The many tribes of the Britons are here in this revamped plastic and metal boxed set. Now containing a massive 40 of the woad-covered, limed-haired savages with limed hair you can re-enact the battles of such leaders as Caratacus, Venutius or their female counterparts Cartimandua and Boadicea. Read on…
There can be few more characterful people than the ancient Britons. With their trademark spikey limed hair and magnificently droopy moustaches and painted with woad battle-markings they were as colourful and they were ferocious.
This boxed set contains enough plastic and metal parts to make 40 Ancient British Warriors (up from the previous 30 models!). With several variants of limed hair and distinctive helmets (such as the ‘horned’ Waterloo helmet) plus new metal shields such as the Battersea-style shield they cut an impressive and rather worrying-looking bunch!
The boxes set also contains a metal upper torso to allow to you to include a British Chieftain as well as new carynx and standards.
More Ancient Britons!
There are few more iconic images of the Celt army than squadrons of chariots hurtling across the battlefield harrying the enemy flanks or providing shock tactics to test the mettle of the enemy battleline.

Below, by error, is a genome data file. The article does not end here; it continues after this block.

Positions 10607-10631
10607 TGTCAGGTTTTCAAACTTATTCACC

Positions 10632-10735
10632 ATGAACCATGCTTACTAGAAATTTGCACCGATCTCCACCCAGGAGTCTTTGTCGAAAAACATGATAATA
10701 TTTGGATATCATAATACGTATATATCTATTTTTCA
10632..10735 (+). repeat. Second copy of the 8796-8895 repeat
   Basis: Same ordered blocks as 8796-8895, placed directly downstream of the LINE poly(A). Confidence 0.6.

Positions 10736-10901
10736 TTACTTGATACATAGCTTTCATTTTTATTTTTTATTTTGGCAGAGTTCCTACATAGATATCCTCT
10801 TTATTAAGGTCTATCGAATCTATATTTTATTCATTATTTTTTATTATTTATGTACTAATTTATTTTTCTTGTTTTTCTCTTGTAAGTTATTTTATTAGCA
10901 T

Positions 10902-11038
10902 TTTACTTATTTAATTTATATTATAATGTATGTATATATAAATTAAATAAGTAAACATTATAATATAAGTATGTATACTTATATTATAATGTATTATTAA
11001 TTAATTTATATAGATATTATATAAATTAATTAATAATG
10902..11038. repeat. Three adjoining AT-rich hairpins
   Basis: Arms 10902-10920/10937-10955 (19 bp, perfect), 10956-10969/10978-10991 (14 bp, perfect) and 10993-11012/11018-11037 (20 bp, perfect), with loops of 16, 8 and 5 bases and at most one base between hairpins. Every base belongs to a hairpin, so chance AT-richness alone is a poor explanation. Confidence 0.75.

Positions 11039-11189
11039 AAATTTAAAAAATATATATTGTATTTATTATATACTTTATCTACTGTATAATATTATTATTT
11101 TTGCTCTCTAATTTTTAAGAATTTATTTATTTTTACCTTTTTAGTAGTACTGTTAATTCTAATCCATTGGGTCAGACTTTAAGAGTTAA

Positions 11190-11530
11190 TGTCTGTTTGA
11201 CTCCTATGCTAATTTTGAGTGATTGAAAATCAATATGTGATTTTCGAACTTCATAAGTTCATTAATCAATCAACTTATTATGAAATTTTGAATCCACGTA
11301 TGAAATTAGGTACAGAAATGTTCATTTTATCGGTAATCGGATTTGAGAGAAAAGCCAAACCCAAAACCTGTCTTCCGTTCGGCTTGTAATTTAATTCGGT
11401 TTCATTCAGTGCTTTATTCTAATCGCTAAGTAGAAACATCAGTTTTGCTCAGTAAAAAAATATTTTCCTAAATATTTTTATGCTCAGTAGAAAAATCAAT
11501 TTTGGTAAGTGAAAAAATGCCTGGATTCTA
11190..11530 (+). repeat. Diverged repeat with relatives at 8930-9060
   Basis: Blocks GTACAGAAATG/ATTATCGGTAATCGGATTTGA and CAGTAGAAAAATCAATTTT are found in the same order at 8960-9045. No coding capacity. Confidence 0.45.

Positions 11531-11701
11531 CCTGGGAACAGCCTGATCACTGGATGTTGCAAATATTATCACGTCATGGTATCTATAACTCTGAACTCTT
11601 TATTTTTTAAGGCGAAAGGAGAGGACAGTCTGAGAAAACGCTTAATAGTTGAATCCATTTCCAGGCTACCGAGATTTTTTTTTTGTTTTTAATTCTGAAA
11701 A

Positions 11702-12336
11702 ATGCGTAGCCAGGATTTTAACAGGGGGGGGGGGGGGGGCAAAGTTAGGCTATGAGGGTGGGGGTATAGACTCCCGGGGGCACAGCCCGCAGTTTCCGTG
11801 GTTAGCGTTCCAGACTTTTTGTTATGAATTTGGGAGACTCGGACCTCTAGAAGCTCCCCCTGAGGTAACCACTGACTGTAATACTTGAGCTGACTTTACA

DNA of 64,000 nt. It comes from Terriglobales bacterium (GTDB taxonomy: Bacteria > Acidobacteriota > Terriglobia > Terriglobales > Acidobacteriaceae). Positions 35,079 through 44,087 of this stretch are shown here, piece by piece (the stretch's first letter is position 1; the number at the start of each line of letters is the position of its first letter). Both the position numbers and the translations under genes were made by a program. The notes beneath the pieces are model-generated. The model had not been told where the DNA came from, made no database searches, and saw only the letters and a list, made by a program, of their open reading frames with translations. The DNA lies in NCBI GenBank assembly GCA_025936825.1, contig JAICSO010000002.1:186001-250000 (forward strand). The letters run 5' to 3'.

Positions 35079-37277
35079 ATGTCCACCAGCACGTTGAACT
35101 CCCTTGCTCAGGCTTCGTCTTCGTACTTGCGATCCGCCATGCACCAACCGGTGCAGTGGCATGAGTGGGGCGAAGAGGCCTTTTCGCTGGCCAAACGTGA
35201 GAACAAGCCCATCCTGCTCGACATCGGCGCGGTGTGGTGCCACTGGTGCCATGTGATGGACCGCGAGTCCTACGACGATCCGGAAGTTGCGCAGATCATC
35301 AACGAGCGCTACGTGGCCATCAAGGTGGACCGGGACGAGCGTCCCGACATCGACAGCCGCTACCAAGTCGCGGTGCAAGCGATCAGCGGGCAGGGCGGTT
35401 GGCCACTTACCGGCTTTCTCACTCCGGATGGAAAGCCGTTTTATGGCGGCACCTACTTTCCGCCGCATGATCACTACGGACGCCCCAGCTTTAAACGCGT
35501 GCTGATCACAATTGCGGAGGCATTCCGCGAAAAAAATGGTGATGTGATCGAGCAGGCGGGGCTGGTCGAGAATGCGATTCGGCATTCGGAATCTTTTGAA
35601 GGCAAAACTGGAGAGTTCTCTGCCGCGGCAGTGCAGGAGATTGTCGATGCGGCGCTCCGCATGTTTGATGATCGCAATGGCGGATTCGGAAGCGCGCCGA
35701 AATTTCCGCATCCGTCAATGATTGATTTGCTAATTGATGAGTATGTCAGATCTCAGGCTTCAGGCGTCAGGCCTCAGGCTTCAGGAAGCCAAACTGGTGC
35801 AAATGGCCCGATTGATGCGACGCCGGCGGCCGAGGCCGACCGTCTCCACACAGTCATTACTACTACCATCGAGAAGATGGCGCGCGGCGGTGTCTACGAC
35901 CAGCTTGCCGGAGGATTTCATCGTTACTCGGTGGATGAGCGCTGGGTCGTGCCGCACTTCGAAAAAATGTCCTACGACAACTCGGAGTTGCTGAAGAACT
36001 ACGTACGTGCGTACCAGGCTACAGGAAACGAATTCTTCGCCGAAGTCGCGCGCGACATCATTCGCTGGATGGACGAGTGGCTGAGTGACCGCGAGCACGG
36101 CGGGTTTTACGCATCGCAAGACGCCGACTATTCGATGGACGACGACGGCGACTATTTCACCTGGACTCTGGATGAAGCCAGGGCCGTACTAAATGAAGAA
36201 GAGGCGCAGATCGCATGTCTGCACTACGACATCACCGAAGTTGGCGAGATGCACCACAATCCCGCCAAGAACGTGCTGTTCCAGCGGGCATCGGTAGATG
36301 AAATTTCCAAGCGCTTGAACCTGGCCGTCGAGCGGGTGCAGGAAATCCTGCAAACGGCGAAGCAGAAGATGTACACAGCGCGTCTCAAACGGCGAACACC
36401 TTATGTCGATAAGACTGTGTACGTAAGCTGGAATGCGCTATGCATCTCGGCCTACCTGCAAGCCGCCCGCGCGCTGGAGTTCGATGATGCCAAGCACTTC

There’s two chariots for you to choose from. Head here to check them all out!
Tribal Chieftain’s often took to the battlefield in chariots – especially the British Celts who excelled at chariot warfare.
This model, inspired by Osprey Publishing’s superb artwork illustrated by the late Angus McBride shows a Chieftain resplendent in the back of his chariot whilst his driver balances on the pole of the chariot.
With the rumble of wooden wheels and a flash of scarlet tresses Boadicea, Queen of the Iceni will soon be making her way onto battlefields at the head of your Celt army in all her haughty and defiant glory.
Famed for her stubborn resistance against the invading Roman Legions in the 1st Century AD, this powerful warrior queen banded together various British tribes to resist Roman occupation.
The Celts used large amounts of slingers in battle, to support their spearmen and to weaken the enemy before a close-quarters encounter. Often made up from those Celts too young or too old to join their tribesfolk in the heart of the battle they provided a withering hail of stones into the enemy lines as well as acting as a skirmish screen.
This is just the tip of the iceberg, be sure to check out the entire range right here!